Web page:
Biden to push money for families and child care


US President Joe Biden gestures as he speaks during Independence Day celebrations on the South Lawn of the White House in Washington, DC, July 4, 2021. (Photo by ANDREW CABALLERO-REYNOLDS / AFP) (Photo by ANDREW CABALLERO-REYNOLDS/AFP via Getty Images)

CRYSTAL LAKE, Ill. (AP) — President Joe Biden on Wednesday turned his focus to pitching his proposed investments in families and education, using a visit to a community college in an Illinois swing district to highlight how his spending on so-called human infrastructure would boost the economy.

The president is visiting McHenry County College, a community college in Crystal Lake with a workforce development program and a child care center. He’ll promote his vision to invest in child care, health care, education, and other important aspects of everyday life for Americans. His plans were shared by a White House official who insisted on anonymity to preview remarks before they were delivered.

Biden is putting a fresh focus on the portions of his economic agenda that didn’t make it into the bipartisan infrastructure deal that he signed onto in June. That package includes hundreds of billions of dollars of investments in roads and bridges, transit systems, and broadband, but it constitutes only part of the $4 trillion in spending Biden has proposed as part of a broader plan to reinvigorate the economy and boost the middle class.

On Wednesday, the Democratic president will highlight the rest, including his plans to invest in child care and workforce development programs and provide two years of free community college, universal prekindergarten, and paid family and medical leave. He’ll make the case that investments in such programs are needed to maintain America’s economic growth and competitiveness globally.

He’ll also highlight his proposals to establish a clean energy standard and invest in-home care for seniors and affordable housing. And he’ll speak about his plans to make permanent the expansion in the child tax credit and expanded health care premium subsidies from the COVID-19 aid bill.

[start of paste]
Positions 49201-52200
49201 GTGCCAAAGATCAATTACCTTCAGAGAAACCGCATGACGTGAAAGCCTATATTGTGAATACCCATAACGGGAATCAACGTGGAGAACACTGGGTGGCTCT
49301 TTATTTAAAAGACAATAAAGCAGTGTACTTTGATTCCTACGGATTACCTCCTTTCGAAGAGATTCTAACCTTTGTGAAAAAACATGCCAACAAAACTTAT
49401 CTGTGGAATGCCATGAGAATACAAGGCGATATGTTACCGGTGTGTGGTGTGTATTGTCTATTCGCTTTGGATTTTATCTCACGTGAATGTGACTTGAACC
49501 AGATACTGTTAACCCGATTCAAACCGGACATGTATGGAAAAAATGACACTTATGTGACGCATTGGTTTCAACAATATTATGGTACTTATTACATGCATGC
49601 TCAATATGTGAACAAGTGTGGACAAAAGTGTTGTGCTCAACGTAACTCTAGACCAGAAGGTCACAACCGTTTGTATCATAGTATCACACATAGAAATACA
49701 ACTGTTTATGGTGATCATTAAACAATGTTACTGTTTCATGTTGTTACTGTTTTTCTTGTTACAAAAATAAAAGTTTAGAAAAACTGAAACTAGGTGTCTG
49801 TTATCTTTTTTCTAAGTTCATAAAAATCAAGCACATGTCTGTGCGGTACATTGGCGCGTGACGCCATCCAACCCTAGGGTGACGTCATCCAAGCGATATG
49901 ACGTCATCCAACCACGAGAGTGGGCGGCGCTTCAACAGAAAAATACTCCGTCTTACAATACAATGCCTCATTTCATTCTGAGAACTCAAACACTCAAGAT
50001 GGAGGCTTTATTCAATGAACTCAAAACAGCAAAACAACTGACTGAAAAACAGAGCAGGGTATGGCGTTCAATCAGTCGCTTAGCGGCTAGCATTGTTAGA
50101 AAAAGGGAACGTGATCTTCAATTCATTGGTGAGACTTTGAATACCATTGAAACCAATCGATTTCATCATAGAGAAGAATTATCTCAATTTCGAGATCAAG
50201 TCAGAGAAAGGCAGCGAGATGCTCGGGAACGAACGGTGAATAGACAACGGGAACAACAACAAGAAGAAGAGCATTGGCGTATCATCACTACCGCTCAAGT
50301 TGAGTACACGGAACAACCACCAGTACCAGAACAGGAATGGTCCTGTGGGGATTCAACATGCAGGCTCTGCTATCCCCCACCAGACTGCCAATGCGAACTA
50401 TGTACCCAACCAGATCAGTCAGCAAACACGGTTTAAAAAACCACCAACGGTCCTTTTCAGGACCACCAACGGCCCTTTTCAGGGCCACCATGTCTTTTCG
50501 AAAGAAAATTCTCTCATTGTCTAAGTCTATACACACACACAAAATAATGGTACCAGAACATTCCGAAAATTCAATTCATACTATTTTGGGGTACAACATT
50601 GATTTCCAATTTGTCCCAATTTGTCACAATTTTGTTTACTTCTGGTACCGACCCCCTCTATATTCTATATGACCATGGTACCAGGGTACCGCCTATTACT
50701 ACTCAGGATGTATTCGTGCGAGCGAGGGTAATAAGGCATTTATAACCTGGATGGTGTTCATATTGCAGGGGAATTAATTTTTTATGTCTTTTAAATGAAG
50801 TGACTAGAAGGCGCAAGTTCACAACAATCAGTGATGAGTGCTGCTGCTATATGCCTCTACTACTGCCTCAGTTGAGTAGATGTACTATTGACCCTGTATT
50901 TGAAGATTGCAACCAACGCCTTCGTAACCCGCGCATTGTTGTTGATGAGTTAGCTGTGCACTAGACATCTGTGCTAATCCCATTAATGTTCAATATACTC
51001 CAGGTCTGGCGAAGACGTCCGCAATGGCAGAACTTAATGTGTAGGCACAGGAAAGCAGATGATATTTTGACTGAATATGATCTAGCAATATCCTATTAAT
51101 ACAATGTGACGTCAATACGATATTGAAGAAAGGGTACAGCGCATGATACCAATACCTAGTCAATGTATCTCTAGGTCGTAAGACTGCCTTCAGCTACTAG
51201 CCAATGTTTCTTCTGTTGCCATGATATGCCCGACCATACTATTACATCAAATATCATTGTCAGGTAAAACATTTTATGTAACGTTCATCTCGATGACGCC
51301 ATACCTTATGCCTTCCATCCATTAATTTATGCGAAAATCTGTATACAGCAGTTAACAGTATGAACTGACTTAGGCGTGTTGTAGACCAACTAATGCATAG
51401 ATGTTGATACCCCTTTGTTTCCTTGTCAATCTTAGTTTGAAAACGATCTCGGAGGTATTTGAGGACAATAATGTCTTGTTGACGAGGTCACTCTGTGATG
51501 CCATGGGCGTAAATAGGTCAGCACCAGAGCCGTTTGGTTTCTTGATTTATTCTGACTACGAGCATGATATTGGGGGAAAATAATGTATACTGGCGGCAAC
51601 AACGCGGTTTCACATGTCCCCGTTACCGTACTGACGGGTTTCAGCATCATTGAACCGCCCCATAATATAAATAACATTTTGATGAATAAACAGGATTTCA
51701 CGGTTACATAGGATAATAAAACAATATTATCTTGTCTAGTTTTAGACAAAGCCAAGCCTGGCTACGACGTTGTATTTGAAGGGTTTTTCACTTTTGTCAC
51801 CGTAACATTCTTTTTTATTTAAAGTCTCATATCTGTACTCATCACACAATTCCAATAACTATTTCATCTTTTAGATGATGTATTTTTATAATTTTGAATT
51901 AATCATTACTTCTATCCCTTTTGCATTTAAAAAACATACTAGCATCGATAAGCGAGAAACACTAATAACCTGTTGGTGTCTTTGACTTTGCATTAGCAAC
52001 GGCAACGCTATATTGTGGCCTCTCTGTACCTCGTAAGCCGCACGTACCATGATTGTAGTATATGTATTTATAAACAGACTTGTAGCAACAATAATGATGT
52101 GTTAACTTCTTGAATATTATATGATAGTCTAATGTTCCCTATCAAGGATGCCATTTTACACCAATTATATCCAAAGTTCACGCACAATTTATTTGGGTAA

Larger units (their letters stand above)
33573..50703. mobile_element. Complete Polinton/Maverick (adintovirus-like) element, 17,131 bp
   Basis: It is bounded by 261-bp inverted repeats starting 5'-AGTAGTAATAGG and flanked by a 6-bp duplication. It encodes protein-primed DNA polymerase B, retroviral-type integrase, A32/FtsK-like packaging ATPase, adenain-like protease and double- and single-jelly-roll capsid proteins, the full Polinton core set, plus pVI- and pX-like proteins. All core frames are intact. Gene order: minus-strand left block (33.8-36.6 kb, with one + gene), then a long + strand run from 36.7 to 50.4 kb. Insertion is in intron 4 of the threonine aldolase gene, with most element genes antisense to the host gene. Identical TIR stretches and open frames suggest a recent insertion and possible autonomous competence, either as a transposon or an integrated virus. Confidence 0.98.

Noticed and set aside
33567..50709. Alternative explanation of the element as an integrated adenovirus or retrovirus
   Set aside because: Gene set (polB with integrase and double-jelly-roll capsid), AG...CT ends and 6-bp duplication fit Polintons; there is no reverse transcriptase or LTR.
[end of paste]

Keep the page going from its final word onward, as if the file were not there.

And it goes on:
Democrats plan to include much of the rest in a bill they hope to pass through a legislative maneuver that would require just a simple majority vote, skirting the 60-vote hurdle in an evenly divided Senate.

“As the president presses for the bipartisan infrastructure framework, he’s also pressing ahead on a dual-track for the full breadth and scope of the Build Back Better agenda, which includes his critical climate priorities and the American Families Plan,” White House press secretary Jen Psaki said Tuesday when previewing his plans.

Psaki noted that congressional Democrats are at work on the latter proposal now and that she expected “a lot of behind-the-scenes bill writing, negotiations, discussions on Capitol Hill” as the details are hammered out. Biden has said he would prefer that the two bills move through Congress together, and Democrats are hoping to make progress this month on both.

Biden was greeted by Chicago Mayor Lori Lightfoot when he landed in Illinois and was met at the community college by Gov. J.B. Pritzker; Illinois’ two Democratic senators, Dick Durbin and Tammy Duckworth; and Democratic Rep. Lauren Underwood, who represents the district.

Biden won Illinois’ 14th Congressional District by about 2 percentage points in 2020, and Underwood won reelection by less than that. Hers is one of the top targeted seats in the nation and is emblematic of the kind of district Democrats will need to hold onto in the 2022 midterms if they hope to maintain control of the House.

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